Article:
Former VSEA president runs for House; Franklin County Senate race heats up; Lewis may be eying Illuzzi’s slot
by Taylor Dobbs vtdigger.org Robert Hooper, a longtime state employee and VSEA president, announced a bid for a House seat in his home district in Burlington’s North End. Currently Bill Aswad, a Democrat, and Kurt Wright, a Republican, sit in the district.
Wright confirmed Friday that he plans to run again for his seat, and Aswad could not be reached for comment Friday, but both Hooper and Wright said they had heard he is running for re-election.
Hooper, a retired social worker and probation officer at the Department of Children and Families, said he didn’t yet have an official platform developed, but in general he is “a proponent of issues for working people.”
Hooper said he had nothing negative to say about Aswad or Wright, but that a “fresh voice” representing the community might be a good change.
Hooper wants to see the North End benefit from legislation that helps foster job growth. The neighborhood, made up mostly of working families, has come upon hard times in recent years.
“In general, I’d like to see what the legislature could do in terms of fostering more job creation within the state,” Hooper said.
Hooper said he’d like to see the state do more to reduce the prison budget, which “has always been an area that eats up a lot of money,” and address the mental health system, which found itself in crisis when Tropical Storm Irene forced the closure of the Vermont State Hospital.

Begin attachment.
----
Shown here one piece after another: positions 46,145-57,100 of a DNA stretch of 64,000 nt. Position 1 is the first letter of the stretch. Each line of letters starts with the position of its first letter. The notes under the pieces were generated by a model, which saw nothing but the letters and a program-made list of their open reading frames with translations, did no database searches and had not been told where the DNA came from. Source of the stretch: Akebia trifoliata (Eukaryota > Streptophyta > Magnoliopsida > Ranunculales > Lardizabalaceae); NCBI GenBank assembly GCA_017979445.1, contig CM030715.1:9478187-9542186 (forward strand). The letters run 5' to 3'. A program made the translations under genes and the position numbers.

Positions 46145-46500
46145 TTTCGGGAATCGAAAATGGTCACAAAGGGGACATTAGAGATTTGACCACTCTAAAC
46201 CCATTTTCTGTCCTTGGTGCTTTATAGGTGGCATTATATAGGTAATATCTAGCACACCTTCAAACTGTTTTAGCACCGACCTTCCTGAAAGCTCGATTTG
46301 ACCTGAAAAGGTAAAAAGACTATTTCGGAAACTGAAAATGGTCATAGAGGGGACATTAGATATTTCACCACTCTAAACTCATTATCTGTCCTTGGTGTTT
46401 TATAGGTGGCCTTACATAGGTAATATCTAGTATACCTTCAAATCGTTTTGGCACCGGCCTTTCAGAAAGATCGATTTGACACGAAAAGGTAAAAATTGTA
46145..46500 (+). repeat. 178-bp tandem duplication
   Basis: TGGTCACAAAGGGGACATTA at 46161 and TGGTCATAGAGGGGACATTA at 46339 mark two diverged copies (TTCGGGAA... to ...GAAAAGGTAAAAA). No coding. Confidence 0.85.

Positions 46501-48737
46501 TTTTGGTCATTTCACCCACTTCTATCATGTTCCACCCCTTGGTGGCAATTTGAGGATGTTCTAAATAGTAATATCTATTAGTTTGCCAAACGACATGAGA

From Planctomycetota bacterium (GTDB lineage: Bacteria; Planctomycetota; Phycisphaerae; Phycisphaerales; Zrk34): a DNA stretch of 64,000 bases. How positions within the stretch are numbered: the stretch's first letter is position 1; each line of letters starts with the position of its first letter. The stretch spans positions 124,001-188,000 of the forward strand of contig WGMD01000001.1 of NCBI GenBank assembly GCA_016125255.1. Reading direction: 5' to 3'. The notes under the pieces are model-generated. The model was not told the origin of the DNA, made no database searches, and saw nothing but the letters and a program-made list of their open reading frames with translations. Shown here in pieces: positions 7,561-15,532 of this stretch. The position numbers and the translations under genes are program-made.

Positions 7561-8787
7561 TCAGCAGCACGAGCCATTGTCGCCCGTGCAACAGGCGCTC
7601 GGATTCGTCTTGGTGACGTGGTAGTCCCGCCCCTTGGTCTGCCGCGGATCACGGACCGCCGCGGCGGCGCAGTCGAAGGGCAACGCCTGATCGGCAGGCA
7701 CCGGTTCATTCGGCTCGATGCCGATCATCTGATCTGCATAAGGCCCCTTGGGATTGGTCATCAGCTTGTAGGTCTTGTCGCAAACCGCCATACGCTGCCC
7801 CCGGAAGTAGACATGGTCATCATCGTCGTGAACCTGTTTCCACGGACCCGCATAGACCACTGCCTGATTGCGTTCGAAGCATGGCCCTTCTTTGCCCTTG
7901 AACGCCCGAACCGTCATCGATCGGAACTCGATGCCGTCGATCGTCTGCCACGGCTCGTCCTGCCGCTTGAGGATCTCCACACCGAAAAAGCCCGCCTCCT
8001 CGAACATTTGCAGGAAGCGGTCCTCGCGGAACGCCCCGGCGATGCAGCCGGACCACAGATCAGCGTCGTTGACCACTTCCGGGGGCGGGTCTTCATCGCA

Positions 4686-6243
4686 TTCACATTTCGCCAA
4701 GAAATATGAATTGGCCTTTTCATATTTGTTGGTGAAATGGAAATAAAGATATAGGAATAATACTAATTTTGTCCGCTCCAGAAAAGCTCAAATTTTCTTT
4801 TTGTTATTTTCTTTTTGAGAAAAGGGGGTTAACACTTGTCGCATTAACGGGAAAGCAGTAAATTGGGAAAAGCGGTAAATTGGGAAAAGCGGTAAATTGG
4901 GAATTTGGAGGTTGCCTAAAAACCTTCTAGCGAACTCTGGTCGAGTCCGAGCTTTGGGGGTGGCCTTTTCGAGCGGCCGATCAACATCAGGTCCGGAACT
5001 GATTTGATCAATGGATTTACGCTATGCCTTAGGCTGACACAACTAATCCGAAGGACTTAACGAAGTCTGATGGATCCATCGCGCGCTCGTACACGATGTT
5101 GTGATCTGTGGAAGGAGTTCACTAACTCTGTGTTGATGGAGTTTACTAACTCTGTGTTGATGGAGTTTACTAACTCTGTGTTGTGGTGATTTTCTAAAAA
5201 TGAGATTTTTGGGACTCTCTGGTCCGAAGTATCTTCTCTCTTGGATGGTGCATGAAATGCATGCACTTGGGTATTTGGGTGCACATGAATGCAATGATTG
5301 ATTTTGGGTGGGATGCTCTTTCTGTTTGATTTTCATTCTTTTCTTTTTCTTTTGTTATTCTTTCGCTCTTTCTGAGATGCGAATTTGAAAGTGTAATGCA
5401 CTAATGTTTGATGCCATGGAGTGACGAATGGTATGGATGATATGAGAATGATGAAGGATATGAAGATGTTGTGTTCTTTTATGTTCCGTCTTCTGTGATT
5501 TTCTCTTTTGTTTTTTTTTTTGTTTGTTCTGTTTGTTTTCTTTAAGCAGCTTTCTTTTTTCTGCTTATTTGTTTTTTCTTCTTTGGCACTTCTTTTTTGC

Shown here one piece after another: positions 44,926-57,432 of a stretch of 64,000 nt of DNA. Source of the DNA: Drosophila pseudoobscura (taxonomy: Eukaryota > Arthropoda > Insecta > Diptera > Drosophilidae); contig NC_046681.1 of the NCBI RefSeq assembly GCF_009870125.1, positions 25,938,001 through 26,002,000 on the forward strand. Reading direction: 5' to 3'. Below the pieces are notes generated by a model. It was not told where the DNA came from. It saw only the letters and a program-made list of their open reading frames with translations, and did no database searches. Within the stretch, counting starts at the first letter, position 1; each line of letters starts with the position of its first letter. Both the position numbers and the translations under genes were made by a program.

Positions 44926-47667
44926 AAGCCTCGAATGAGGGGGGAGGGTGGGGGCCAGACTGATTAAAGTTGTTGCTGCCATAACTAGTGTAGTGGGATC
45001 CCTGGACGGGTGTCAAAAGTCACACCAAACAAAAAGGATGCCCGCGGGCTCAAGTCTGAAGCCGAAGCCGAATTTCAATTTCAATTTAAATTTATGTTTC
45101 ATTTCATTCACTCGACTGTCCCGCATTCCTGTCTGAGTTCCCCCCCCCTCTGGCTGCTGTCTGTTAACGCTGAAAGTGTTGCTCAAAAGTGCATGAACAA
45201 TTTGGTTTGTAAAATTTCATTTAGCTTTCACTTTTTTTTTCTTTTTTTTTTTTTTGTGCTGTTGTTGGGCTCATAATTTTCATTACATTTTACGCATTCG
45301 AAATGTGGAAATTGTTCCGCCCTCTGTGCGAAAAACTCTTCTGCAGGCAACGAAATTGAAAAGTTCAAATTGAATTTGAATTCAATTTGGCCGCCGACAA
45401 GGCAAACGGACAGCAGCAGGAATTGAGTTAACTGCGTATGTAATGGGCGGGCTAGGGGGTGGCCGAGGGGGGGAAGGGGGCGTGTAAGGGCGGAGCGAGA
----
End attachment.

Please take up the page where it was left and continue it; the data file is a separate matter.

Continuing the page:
“I think that there’s a lot of work to be done both in the area of mental health and corrections,” he said. “I was initially enthusiastic about the mental health system and then the flood came along and that really changed the situation of how we do things.”
Caroline Bright settles rumors of Chittenden County residency
Caroline Bright, the former Miss Vermont now running for Franklin County Senate hopes to settle all doubts of her residency and loyalty to Franklin County. After her campaign announcement, which she made at St. Michael’s College just after her graduation, one of her opponents, Joe Sinagra, questioned the choice.
“I welcome Ms. Bright to the race, however it’s unfortunate that she decided to announce in Chittenden county, instead of the county she hopes to represent in the State Senate,” Sinagra said in a statement.
Following up on a tip received this week that Bright had leased an apartment in Burlington, VT, VTDigger asked Bright about her residency and her campaign announcement.